In the long and labyrinthine annals of investment literature you will not hear this often said – but the simple act of meeting with your investment manager on a regular basis is one of the most important things you can do to boost your returns.
You should aim to meet with your investment manager about once a month and preferably one-on-one.
It need not be a formal meeting, it can be a quick coffee or lunch catch up – or if time doesn’t permit, a 10-minute phone conversation on your way in to work. It may seem trivial, but these regular interactions will make an appreciable difference to your bottom line.
Why? Because relationships really matter. And they matter all the more when the relationship is a long term collaborative partnership.
In the final analysis, people are not inspired to give of their best merely by targets or success fees – they are inspired to give of their best to people they care about and with whom they have an authentic connection.
About ten years ago, I heard Bruce Springsteen say something in an interview that changed the way I attended live events. He said that most people come to a concert expecting to be entertained but fail to realise that they are part of the act. The performers on stage are often touted as demi gods, but the truth is they need to feed off the energy of the crowd if they are to summon the energy for a great performance.
The worst concerts, Springsteen said, occurred when the audience sat back critically and waited to be entertained. While the best performances occurred when the audience and the performers formed part of a continuous positive energy loop.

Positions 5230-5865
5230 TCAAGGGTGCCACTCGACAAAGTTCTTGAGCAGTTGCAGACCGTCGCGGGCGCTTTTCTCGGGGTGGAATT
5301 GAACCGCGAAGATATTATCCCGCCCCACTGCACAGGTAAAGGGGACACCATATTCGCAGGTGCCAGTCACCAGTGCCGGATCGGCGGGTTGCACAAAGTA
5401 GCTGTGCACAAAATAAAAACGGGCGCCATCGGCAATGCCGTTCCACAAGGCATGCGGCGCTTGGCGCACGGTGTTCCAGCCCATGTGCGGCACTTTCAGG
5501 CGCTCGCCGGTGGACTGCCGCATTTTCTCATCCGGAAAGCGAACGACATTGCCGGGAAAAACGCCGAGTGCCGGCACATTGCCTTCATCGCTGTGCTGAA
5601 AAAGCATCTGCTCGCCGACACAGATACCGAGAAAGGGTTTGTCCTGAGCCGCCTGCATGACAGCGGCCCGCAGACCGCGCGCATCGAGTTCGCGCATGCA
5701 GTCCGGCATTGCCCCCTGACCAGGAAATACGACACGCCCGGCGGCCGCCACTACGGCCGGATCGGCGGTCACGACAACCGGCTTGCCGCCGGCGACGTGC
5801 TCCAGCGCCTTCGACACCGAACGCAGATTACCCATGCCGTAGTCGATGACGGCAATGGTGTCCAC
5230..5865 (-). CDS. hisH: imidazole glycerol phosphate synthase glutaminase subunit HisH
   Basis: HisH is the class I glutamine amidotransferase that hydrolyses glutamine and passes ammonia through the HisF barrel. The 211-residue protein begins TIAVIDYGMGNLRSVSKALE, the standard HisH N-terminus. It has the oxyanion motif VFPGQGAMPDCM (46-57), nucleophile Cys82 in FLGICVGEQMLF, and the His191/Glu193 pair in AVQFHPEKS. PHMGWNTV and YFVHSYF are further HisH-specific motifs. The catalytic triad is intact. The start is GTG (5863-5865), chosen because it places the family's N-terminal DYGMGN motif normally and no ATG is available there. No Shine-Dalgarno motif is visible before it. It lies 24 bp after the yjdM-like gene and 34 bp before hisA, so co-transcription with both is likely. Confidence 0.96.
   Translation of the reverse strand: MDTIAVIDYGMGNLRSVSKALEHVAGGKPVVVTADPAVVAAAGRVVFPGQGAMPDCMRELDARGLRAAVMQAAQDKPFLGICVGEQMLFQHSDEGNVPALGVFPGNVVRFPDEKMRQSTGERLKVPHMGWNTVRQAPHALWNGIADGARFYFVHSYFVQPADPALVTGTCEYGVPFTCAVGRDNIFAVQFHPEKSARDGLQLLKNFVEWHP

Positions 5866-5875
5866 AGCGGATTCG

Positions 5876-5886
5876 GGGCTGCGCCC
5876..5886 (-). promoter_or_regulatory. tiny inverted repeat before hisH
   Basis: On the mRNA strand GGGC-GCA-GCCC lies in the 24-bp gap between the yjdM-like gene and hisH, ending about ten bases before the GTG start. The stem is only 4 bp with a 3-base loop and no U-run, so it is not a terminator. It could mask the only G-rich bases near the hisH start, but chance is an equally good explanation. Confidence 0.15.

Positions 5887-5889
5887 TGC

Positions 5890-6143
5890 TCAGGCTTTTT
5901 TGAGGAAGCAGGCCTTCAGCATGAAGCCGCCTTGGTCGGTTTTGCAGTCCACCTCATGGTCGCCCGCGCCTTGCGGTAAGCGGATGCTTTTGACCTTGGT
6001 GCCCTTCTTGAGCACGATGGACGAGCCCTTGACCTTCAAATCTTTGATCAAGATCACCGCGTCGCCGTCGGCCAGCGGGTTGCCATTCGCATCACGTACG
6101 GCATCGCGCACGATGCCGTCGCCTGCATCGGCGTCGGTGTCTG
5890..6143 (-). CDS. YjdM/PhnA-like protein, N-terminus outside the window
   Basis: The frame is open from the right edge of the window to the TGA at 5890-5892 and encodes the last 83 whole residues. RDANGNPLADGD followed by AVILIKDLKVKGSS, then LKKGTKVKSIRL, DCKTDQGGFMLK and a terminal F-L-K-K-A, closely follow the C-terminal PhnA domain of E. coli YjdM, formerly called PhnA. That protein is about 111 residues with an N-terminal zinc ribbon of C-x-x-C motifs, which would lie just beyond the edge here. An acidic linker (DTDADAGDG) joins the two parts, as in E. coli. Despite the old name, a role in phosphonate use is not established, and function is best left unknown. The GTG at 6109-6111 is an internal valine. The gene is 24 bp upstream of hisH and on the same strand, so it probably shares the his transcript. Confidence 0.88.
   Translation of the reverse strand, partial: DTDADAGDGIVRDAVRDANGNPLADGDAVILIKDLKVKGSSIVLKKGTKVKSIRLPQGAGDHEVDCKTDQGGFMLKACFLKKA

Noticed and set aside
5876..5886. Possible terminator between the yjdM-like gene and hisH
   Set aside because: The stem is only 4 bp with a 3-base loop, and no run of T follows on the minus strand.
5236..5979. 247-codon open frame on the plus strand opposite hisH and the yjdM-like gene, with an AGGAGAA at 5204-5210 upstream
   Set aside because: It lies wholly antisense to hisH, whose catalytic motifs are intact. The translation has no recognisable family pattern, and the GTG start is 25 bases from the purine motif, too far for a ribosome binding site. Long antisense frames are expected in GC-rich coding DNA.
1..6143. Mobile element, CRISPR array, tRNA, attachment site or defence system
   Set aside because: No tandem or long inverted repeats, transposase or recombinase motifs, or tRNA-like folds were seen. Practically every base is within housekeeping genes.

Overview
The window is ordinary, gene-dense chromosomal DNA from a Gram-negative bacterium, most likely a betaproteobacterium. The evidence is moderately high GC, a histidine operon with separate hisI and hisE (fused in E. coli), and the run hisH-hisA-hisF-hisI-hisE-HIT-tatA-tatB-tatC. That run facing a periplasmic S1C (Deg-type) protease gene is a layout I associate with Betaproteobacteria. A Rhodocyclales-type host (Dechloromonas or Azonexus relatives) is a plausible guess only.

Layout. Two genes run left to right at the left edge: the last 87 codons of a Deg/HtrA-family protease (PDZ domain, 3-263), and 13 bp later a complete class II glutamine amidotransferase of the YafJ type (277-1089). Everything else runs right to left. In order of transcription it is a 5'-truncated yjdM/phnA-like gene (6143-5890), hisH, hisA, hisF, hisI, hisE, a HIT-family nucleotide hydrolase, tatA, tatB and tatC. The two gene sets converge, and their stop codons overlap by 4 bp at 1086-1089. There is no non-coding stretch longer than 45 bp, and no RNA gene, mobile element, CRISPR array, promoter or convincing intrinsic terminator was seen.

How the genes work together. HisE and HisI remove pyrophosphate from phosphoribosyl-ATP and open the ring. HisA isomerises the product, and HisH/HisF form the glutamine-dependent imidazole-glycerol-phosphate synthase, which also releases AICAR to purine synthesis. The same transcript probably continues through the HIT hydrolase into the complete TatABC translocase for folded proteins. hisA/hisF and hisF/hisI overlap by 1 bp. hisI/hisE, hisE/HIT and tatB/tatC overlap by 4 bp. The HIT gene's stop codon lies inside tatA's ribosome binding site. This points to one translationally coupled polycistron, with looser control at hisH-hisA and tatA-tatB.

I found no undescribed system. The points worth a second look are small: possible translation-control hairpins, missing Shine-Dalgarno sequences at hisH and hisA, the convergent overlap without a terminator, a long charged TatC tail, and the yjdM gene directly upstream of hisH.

The same holds true for your investment manager. You have every right to sit back passively or critically and wait for your manager to perform or perish. After all, much like the concert, you’ve paid good money for the performance.
But if you have already chosen a smart, driven, aligned manager, then the best way to enhance your returns is to develop a long term collaborative partnership.
You would be surprised how providing constructive feedback, asking thoughtful questions, making useful suggestions, offering introductions or simply saying thank you for a job well done can have a massive impact on your fund manager’s motivation to perform and their willingness to go the extra mile.
And in an age of emails, text messages and virtual relationships – nothing beats the immediacy of showing up in person.
It may not be 80% of success, as Woody Allen famously quipped – but showing up and actively engaging with your fund manager will produce surprisingly powerful results.
Oh, and one last thing – if your investment manager finds it a distraction or a nuisance to meet with you on a regular basis, they’re the wrong manager for you. Get rid of them.